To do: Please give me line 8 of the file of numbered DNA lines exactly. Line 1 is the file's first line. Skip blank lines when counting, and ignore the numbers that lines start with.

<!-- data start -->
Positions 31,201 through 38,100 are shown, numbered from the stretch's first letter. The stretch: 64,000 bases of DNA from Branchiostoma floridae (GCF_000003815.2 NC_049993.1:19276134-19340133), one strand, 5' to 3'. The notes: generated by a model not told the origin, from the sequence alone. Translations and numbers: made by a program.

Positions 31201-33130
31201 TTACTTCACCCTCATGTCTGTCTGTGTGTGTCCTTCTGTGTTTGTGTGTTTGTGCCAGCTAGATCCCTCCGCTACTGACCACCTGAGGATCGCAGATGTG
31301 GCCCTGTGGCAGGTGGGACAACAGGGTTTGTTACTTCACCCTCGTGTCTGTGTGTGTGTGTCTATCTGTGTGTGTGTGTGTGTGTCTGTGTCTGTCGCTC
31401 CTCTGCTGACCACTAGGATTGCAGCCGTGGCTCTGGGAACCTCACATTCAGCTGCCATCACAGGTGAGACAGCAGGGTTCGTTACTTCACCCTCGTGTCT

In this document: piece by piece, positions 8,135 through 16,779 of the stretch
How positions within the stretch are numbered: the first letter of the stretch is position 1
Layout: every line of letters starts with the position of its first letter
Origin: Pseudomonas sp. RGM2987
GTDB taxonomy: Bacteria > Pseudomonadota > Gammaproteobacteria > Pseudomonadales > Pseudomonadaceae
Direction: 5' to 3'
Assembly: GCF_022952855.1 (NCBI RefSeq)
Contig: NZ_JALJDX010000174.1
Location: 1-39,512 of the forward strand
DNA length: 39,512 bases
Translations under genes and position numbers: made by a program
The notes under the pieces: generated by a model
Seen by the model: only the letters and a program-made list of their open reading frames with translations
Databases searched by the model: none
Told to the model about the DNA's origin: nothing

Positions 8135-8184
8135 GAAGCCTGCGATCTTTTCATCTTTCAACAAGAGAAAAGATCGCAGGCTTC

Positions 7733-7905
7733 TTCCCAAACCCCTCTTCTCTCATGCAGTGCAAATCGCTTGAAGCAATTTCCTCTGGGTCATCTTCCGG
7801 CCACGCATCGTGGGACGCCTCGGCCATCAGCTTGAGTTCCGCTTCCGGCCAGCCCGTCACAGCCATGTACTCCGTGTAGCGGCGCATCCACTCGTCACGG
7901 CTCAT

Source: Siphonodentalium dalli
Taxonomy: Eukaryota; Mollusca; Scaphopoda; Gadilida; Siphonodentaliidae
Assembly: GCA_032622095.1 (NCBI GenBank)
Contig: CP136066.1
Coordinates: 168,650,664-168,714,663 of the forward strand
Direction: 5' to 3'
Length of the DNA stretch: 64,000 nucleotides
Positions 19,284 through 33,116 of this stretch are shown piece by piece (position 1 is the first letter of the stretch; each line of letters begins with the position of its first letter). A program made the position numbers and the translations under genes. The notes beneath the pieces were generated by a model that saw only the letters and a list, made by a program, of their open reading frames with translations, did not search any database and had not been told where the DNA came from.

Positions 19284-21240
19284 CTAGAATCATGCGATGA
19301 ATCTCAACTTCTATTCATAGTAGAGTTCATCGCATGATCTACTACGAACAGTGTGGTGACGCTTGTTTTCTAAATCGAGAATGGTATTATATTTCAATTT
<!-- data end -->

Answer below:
Layout: every line of letters starts with the position of its first letter